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CO - OP LIVI NG CONNECTIONS


Continued from page 5 “That is signifi cant money on a fi xed income for


an elderly person,” Jones said. “That will pay two to three electric bills with the money we save on just that one prescription per year.” Although the discount cannot be used in con-


jun ction with one’s primary insurance coverage, it can be a way to subsidize the prescriptions that may not be covered.


Faulkenberry encourages members to look at their medical insurance and see if it has a phar- macy discount card and if it does, compare it to the Connections Card.


“Sometimes they can get a cheaper discount


with the Connections Card than they do with their own pharmacy discount card,” Faulkenberry said. Additionally, those who are uninsured will ben-


efi t by not having to pay full retail price for their prescription.


“There are a lot of Oklahomans who don’t have any insurance, and they sure should be taking ad- vantage of [the Connections] card,” Jones said. Faulkenberry said the initiative for Western


Farm ers electric cooperative for 2011 is energy effi - ciency. When someone is looking to make their home more energy effi cient, there are businesses


in the community that offer discounts to Connec- tions cardholders on items like insulation, caulk- ing and weather stripping.


And cooperative members aren’t the only ones


benefi ting from the savings. Local businesses that opt in to the program receive free, guaranteed adver tising.


“There may be 50 places to eat lunch or three western-wear shops,” Faulkenberry said. “What it does is encourage members to go to participating businesses in exchange for a discount.” Oklahoma ranks fourth in the nation in what


our members are saving, Faulkenberry said. He admits that he personally has saved over $2,600 with his Connections Card, and he encourages others to do the same.


Faulkenberry notes that “$2,800 isn’t chump change. What I love about it is here’s a program that helps you lower the bottom line of what it costs to live in a rural area.” Preferably, cardholders should carry the card in their wallets for quick access to it. However, the Connections Card just became more readily accessible with the recent launch of the Co-op Con nections app available for the iPhone, iPad, and iPod Touch. To fi nd out more about the Connections Card program, visit www.connections.coop. To get a card, contact your local electric cooperative. OL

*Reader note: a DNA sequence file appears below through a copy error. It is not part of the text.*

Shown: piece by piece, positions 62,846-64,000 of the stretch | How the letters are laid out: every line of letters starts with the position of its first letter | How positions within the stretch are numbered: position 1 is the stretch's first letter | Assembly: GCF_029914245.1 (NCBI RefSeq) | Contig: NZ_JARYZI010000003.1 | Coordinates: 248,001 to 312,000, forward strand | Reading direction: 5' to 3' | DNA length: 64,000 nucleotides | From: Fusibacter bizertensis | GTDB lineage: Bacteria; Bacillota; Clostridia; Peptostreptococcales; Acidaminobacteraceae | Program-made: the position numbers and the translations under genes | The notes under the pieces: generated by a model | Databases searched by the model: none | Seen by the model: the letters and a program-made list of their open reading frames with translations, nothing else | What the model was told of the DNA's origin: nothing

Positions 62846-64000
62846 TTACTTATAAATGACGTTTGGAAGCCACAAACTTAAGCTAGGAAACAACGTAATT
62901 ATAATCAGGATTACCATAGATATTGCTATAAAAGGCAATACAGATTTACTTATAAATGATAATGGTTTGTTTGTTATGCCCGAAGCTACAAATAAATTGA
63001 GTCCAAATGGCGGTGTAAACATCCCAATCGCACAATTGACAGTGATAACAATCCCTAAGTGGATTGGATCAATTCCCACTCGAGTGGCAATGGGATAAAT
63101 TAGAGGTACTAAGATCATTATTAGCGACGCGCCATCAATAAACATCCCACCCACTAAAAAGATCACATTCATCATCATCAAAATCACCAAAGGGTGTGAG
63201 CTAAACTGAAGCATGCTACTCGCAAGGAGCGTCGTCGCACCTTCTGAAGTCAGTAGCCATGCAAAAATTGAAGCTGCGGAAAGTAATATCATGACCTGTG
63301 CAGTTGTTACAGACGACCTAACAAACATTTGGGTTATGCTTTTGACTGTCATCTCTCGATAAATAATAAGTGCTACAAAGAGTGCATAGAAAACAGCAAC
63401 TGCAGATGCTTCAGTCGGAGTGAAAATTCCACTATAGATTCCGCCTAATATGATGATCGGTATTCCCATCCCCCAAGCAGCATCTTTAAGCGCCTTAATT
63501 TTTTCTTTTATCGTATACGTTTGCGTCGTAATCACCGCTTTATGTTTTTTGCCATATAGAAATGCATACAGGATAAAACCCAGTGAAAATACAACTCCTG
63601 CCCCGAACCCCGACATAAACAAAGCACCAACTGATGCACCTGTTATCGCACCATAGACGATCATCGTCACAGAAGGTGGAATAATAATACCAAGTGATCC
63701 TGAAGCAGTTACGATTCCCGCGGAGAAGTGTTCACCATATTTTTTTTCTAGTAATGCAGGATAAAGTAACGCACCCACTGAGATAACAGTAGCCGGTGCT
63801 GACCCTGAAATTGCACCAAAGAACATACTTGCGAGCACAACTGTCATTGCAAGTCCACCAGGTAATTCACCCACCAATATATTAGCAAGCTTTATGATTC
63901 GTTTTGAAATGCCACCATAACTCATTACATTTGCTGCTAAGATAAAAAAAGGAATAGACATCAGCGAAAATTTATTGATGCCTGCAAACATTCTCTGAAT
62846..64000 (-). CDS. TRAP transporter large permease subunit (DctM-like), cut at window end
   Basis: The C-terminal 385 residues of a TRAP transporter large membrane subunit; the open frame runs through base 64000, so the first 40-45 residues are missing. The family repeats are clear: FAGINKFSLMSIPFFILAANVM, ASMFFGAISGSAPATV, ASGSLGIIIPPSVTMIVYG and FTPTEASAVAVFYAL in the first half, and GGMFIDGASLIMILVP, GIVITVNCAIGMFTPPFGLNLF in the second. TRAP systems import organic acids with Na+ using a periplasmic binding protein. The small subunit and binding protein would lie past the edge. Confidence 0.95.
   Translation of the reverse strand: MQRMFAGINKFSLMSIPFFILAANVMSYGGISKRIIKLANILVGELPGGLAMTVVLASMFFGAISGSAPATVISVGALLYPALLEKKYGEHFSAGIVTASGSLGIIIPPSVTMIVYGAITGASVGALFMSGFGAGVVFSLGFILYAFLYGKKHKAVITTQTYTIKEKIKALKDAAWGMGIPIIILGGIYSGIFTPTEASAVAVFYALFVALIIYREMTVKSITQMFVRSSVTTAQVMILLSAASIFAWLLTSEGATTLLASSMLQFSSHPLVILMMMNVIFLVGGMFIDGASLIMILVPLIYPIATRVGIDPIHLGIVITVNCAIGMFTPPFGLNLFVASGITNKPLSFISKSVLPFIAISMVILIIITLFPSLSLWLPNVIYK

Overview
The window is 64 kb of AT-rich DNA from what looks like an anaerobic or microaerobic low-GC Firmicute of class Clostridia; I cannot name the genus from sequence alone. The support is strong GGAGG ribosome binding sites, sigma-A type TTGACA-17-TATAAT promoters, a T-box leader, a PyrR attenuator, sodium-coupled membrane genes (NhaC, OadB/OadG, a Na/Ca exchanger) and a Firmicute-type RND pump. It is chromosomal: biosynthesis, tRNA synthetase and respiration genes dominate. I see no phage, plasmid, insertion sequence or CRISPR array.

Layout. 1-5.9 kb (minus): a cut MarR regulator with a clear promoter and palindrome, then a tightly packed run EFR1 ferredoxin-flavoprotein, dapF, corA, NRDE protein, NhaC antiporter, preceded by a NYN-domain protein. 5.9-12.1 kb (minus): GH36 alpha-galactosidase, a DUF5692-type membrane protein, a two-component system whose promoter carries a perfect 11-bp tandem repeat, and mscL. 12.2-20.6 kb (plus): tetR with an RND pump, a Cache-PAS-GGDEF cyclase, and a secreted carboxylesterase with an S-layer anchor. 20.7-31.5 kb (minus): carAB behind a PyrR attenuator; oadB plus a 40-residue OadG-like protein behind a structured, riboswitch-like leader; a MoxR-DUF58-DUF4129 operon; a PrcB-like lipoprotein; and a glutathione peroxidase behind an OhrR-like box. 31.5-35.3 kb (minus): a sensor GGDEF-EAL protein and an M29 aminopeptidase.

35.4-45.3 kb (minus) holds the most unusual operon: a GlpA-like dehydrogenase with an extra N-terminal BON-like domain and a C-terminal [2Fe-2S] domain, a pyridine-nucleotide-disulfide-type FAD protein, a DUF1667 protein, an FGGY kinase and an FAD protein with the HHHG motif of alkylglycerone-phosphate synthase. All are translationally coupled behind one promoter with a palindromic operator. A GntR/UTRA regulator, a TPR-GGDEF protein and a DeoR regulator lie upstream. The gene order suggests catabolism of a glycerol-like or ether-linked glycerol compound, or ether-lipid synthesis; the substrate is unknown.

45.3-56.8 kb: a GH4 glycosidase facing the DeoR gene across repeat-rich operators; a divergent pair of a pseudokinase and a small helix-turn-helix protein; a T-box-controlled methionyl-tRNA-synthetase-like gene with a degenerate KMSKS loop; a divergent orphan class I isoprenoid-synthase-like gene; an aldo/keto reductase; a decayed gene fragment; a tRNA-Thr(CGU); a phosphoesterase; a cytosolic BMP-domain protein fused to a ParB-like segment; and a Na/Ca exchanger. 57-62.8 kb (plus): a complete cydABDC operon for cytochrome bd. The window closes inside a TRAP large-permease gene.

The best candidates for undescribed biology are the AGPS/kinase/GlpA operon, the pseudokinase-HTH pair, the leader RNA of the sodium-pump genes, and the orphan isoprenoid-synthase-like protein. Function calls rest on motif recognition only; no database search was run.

RIVER CRUISE


Escape The Ordinary On An OKL AHOMA


Join us on the river and you’ll enjoy prompt service, friendly faces and impeccable views. Oklahoma River Cruises is the way to access Historic Stockyards City, the bustling Meridian Corridor and the lush Regatta Park/Boathouse District and Bricktown.


All cruisers are ADA accessible and are climate controlled for your comfort. Concessions availalbe on all cruises.


Scheduled Public Cruise - Regular fare Wednesday - Sunday with multiple departure times


History Comes Alive Cruise - Regular fare Saturdays, May 7 - August 20 with two departure times


CONNECT WITH US AND LEARN MORE ABOUT OUR SERVICES


LIVE Entertainment Cruise Sundays, June 5 - September 25


This “living room” venue on the river is ideal for relaxing while enjoying LIVE entertainment. Featuring Edgar Cruz and other local top talent. This 90-minute cruise includes fresh snacks and cash bar.


For more details, departure times and locations, visit us online at okrivercruises.com or call (405) 702-7755 SA Savings at a Glance


- Savings on prescriptions: Nationally, $30.2 million. In Oklahoma, over $2.3 million.


- Nearly 600 participating businesses in Oklahoma alone and over 20,000 nationally.


- Nearly 204,000 coupons printed from the Co-op Connections website, www.connections.coop.


- 89 percent of Oklahoma Electric Co-ops participate.


8 OKLAHOMA LIVING


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